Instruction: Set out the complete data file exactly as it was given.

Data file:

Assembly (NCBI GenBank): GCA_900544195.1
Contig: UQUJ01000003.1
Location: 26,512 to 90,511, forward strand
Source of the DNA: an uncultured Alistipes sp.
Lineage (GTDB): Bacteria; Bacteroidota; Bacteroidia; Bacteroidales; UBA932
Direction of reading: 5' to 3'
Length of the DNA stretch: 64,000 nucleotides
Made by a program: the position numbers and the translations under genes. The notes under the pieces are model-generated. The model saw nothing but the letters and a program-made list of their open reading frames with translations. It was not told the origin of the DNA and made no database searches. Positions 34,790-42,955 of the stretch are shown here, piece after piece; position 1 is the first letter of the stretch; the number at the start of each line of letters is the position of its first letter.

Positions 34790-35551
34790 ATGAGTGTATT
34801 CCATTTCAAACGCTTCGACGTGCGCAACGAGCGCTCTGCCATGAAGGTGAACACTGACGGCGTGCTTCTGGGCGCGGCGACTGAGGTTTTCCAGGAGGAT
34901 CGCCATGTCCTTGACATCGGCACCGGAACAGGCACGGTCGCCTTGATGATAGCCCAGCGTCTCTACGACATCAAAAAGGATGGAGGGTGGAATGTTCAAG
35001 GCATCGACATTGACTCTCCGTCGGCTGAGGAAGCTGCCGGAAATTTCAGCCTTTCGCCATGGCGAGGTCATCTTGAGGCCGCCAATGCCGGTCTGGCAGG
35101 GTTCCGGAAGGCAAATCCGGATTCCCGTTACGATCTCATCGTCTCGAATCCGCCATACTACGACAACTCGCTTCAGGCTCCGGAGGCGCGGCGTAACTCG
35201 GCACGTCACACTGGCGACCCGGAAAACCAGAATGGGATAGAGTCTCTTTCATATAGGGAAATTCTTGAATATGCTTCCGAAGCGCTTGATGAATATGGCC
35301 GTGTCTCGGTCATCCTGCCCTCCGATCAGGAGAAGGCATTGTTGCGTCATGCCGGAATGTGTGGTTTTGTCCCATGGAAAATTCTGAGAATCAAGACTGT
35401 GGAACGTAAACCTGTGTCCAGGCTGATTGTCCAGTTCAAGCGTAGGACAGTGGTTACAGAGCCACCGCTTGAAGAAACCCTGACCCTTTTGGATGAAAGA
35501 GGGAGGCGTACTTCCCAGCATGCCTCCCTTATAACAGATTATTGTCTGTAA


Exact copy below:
Assembly (NCBI GenBank): GCA_900544195.1
Contig: UQUJ01000003.1
Location: 26,512 to 90,511, forward strand
Source of the DNA: an uncultured Alistipes sp.
Lineage (GTDB): Bacteria; Bacteroidota; Bacteroidia; Bacteroidales; UBA932
Direction of reading: 5' to 3'
Length of the DNA stretch: 64,000 nucleotides
Made by a program: the position numbers and the translations under genes. The notes under the pieces are model-generated. The model saw nothing but the letters and a program-made list of their open reading frames with translations. It was not told the origin of the DNA and made no database searches. Positions 34,790-42,955 of the stretch are shown here, piece after piece; position 1 is the first letter of the stretch; the number at the start of each line of letters is the position of its first letter.

Positions 34790-35551
34790 ATGAGTGTATT
34801 CCATTTCAAACGCTTCGACGTGCGCAACGAGCGCTCTGCCATGAAGGTGAACACTGACGGCGTGCTTCTGGGCGCGGCGACTGAGGTTTTCCAGGAGGAT
34901 CGCCATGTCCTTGACATCGGCACCGGAACAGGCACGGTCGCCTTGATGATAGCCCAGCGTCTCTACGACATCAAAAAGGATGGAGGGTGGAATGTTCAAG
35001 GCATCGACATTGACTCTCCGTCGGCTGAGGAAGCTGCCGGAAATTTCAGCCTTTCGCCATGGCGAGGTCATCTTGAGGCCGCCAATGCCGGTCTGGCAGG
35101 GTTCCGGAAGGCAAATCCGGATTCCCGTTACGATCTCATCGTCTCGAATCCGCCATACTACGACAACTCGCTTCAGGCTCCGGAGGCGCGGCGTAACTCG
35201 GCACGTCACACTGGCGACCCGGAAAACCAGAATGGGATAGAGTCTCTTTCATATAGGGAAATTCTTGAATATGCTTCCGAAGCGCTTGATGAATATGGCC
35301 GTGTCTCGGTCATCCTGCCCTCCGATCAGGAGAAGGCATTGTTGCGTCATGCCGGAATGTGTGGTTTTGTCCCATGGAAAATTCTGAGAATCAAGACTGT
35401 GGAACGTAAACCTGTGTCCAGGCTGATTGTCCAGTTCAAGCGTAGGACAGTGGTTACAGAGCCACCGCTTGAAGAAACCCTGACCCTTTTGGATGAAAGA
35501 GGGAGGCGTACTTCCCAGCATGCCTCCCTTATAACAGATTATTGTCTGTAA